When calcium intake is too low it can impair bone development and increase the risk of stress fractures (spinach and/or dairy products) can help. The recommended calcium intake for kids 9-18 years of age is 1,300 milligrams per day.

Supplements and Kids

Kids are often drawn to supplements because of the hype, claims, promises and testimonials about improved performance. However, there is NO evidence that they will improve performance.

Creatine monohydrate is a popular supplement among young athletes. There isn't much research available on youth taking this supplement and the American College of Sports Medicine (ACSM) does not recommend creatine for people younger than 18 years of age.

One supplement we DO recommend for kids is Juice Plus+® and JP+ Gummies®. They supply the whole-food nutrition from 15 fruits and vegetables, and 2 grains (which many children do not eat enough of) and increase the nutrient density of their diets.


Dehydration may not only impair performance, but can be dangerous. Youngsters do not regulate their body heat as well as adults because they don't sweat as much. As a result they acclimate to heat more slowly, and they have a greater increase in core temperature. Most kids do not drink enough fluids during exercise, should drink enough to match the weight lost in sweat, and should avoid or limit exercise in very hot and humid environments.

Don't let advertising, hype, and claims without scientific fact be your guide. Let science be your guide and excellence will follow!

(Original Research: Meyer, F., et al. "Nutrition for the young athlete." Journal of Sports Sciences 25:S73-82, 2007.)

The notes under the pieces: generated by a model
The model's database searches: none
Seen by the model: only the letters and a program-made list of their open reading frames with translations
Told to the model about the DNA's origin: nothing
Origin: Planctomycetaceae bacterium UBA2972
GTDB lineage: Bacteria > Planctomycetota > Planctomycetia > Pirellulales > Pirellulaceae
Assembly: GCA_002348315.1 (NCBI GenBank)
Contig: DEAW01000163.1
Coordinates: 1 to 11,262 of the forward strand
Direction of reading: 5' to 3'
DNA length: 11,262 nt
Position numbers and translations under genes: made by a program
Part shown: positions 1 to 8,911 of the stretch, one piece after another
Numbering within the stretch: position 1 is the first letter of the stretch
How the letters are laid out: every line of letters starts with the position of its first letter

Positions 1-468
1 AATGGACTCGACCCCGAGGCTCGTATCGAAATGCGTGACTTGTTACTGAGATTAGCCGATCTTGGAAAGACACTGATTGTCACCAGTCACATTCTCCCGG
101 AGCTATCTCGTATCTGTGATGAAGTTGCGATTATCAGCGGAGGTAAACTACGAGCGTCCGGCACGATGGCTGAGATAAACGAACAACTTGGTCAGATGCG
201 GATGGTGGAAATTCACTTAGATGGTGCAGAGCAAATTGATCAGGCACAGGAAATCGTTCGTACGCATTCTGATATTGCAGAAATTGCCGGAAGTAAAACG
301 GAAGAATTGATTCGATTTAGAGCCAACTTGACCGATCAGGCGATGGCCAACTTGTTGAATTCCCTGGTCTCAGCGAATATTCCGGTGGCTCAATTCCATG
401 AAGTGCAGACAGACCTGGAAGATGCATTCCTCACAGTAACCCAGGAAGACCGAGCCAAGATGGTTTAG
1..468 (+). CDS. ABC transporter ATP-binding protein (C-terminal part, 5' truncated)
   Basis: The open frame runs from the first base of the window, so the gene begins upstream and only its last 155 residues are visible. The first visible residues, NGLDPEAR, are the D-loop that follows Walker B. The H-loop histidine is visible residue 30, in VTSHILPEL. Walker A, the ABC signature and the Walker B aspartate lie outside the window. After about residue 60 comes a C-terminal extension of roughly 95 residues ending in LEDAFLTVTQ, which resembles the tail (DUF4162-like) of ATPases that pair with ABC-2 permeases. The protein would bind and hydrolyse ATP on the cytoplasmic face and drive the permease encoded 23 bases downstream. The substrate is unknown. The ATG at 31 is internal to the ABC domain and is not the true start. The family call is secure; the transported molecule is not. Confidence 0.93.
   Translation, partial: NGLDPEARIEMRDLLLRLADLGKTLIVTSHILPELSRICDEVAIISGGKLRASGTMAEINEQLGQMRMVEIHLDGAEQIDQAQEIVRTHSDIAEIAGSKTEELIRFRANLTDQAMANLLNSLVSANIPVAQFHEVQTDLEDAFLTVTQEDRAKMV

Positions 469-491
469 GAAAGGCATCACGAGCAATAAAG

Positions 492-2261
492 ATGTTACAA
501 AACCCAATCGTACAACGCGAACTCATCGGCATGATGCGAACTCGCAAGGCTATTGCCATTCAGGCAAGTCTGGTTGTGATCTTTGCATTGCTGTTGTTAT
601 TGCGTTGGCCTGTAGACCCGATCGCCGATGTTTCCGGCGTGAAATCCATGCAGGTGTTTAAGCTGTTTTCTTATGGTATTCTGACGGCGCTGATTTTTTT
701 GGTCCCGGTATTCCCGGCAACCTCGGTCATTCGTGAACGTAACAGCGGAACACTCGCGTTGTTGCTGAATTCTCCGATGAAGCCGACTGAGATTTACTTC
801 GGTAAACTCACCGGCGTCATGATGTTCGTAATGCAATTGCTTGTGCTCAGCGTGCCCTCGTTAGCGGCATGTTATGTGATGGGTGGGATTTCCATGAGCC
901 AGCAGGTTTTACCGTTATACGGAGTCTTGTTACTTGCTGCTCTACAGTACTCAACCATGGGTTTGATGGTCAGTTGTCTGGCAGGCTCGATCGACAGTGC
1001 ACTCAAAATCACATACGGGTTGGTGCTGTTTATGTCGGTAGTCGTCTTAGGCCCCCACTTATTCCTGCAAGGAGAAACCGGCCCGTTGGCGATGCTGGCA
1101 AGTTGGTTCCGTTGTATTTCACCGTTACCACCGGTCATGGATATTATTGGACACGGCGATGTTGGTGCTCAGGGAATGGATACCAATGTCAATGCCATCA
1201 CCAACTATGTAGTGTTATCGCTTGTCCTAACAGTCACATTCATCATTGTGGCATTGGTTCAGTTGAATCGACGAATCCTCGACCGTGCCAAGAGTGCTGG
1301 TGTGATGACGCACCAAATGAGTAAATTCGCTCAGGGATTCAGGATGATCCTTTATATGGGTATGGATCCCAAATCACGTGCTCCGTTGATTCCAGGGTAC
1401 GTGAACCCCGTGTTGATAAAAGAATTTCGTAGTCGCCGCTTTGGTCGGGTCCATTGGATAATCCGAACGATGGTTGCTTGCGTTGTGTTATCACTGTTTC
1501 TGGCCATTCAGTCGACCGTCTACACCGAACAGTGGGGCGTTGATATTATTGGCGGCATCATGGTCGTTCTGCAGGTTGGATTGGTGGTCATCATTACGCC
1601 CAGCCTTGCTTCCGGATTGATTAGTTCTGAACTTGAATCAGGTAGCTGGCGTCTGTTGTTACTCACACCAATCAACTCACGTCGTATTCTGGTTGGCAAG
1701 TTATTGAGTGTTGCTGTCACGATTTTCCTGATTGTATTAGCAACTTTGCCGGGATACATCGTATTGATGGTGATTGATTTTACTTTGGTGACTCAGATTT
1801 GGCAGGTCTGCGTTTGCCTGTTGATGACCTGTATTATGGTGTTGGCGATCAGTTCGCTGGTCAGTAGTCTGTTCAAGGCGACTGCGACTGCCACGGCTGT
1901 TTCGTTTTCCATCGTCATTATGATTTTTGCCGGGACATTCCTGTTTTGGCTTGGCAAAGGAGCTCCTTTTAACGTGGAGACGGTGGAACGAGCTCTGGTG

SuperCharge for the Winning Edge
New SuperCharge Book Now Available!

The newly-released (Oct/2008) SuperCharge for the Winning Edge by Jack Medina, M.A. and Roy Vartabedian, Dr.P.H. is now available online for immediate delivery!

SuperCharge for the Winning Edge is a compilation of 29 articles of importance on nutrition and fitness. Perfect for athletes, coaches, those with an active lifestyle, and those beginning a new exercise program.

This new book provides critical information for those involved in exercise or weight/fat loss programs on how to start, be effective in getting results, and evaluate supplements. It also makes for a great gift to help others along their path to better health and fitness. Order your copy today!

More Info on SuperCharge--Click Here


To order more than one copy of SuperCharge, click on the link below and save with our volume discounts!

Volume Discounts on Supercharge--Click Here

See you next month for another edition!

Yours for fitness and health,

Jack A. Medina, M.A.

Roy E. Vartabedian, Dr.P.H.

Designs for Fitness & Wellness

phone: 541-474-2454 or Toll-Free Order Line: 1-866-204-8786

Author/speaker and an expert in Sports Performance Enhancement”. Jack Medina is available for speaking engagements, consultation and personal training of athletes in various sports, professional and amateur. Jack has written a new book, “The Winning Edge: Fueling & Training The Body For Peak Performance” with Dr. Roy Vartabedian, an internationally known New York Times Best Selling Author of the “Nutripoints” program for optimal nutrition. Both books are available online at Jack also has a monthly ezine (newsletter) available free which can be subscribed to on his website. All subscriber’s addresses will be confidential and not sold or given to any other organization or group.

This article contains copyrighted material. Copies of this article may be reprinted without permission of the author only when this bi-line is included with each copy. Jack can be reached at